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Speaking Bitterness: History, Media and Nation in Twentieth Century China

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"Speaking bitterness" is the dominant narrative pattern of modern Chinese history. We argue here that it also structures historical fiction. "Speaking bitterness" transforms local stories of personal suffering into collective narratives of blood and tears. It is a discursive practice that may simultaneously construct Nation and Subject, blending individual stories into collective memory that claims – or counterclaims – to be "truth written in blood".

We focus on various "texts": four film versions of the Opium War, the trial of Jiang Qing as part of the Gang of Four, and Hou Hsiao-hsien's film, City of Sadness.

The films of the Opium War speak bitterness against Western imperialism in China. But there are significant differences in the four versions that relate to current Chinese politics and ideology: Eternal Flame (directed under Japanese occupation in China in 1943), Lin Zexu and the Opium War (directed by Zheng Junliu and Cen Fan in the PRC in 1959), The Opium War (directed by Li Quanxi in Taiwan in 1963) and The Opium War (directed by Xie Jin in the PRC to mark the 1997 handover of Hong Kong).

The trial of Jiang Qing was also a state-run media event. Televised excerpts of the court room drama, contemporary cartoons and published reminiscences all emphasized "past bitterness and present sweetness". The bitterness relates to the ten years of chaos during the Cultural Revolution; the sweetness refers to the opening-up of China under Deng Xiaoping. Whereas Jiang Qing is demonized in the trial and in public memory, her husband, Mao Zedong (who launched the Cultural Revolution) is variously remembered as a tyrant, god and hero. Finally, we turn to Hou Hsiao-hsien's 1989 film on the so-called February 28 Incident, City of Sadness. Unlike the previous examples, Hou's film serves as counter-history beyond the nation-state.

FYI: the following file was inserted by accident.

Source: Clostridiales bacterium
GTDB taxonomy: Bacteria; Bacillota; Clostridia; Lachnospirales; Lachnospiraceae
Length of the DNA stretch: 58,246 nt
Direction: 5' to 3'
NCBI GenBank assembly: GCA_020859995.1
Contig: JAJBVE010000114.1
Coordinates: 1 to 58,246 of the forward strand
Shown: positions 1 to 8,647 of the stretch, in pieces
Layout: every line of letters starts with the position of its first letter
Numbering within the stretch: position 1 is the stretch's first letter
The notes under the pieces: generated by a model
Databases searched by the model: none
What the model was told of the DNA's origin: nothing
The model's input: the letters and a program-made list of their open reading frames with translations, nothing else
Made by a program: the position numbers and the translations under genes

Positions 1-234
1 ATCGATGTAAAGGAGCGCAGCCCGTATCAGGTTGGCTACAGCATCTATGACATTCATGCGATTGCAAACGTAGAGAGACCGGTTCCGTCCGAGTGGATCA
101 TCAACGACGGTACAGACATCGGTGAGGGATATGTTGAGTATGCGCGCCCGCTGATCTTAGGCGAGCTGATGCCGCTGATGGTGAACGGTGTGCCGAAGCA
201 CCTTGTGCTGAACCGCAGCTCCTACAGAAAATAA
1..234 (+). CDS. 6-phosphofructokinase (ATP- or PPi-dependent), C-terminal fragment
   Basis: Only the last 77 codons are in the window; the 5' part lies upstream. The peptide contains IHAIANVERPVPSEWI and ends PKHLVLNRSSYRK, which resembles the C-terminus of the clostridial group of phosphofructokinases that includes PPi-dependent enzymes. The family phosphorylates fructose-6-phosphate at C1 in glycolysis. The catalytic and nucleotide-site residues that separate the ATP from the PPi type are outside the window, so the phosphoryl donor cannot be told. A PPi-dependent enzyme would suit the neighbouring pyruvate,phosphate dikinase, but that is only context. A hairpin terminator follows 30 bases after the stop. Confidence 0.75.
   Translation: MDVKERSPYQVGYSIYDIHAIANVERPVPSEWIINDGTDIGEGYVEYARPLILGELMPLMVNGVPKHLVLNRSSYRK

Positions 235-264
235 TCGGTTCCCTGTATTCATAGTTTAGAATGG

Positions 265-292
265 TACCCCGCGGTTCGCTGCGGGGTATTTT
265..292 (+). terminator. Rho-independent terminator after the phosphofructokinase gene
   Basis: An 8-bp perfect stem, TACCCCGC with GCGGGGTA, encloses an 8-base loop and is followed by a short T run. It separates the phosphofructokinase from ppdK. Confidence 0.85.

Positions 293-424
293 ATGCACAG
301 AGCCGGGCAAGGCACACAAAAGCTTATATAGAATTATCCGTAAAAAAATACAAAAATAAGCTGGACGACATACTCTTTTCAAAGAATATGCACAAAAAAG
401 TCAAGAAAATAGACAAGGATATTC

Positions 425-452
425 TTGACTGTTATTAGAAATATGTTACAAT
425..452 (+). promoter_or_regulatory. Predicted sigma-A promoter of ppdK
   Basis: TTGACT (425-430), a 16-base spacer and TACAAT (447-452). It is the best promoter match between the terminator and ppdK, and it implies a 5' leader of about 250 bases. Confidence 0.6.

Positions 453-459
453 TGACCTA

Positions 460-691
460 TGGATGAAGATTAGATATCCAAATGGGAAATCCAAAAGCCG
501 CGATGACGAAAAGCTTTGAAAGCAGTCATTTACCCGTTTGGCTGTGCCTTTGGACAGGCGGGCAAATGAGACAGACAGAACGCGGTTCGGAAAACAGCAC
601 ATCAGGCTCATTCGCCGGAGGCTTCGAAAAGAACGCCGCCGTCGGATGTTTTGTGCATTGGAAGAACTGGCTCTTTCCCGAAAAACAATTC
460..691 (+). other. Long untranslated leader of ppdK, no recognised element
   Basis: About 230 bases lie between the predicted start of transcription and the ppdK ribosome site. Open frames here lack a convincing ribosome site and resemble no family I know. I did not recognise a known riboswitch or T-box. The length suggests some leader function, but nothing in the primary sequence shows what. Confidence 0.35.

We conclude from these examples, that while a modern phenomenon, speaking bitterness retains traditional elements of history-fiction. As in traditional China, history and fiction interweave, narrating an intelligible and inherently moral universe. Yet there are fundamental changes. First, the form of history and "fiction" in most cases becomes linear, progressive and future-directed, not episodic and cyclic. Second, the primary audience is the citizenry as "people" or "masses", not a scholarly elite. Third, history is told using mass media suited to reaching these "people", such as cartoons, film, radio and television, none of which are literacy-dependent. Fourth, dominant historical narratives at any one time rely on media control by elites who have the capacity to block, blunt, blur or erase counter-narratives as national narratives. All these elites narrate the construction of China (and Taiwan) as a modern nation-state, characterized by a people bound by (amongst other things) a shared history and a sense of historical collective agency. That agency is often dependent on a "logic of the wound" , inscribed as cultural memory that both defines China as a nation and its motivation for future action.


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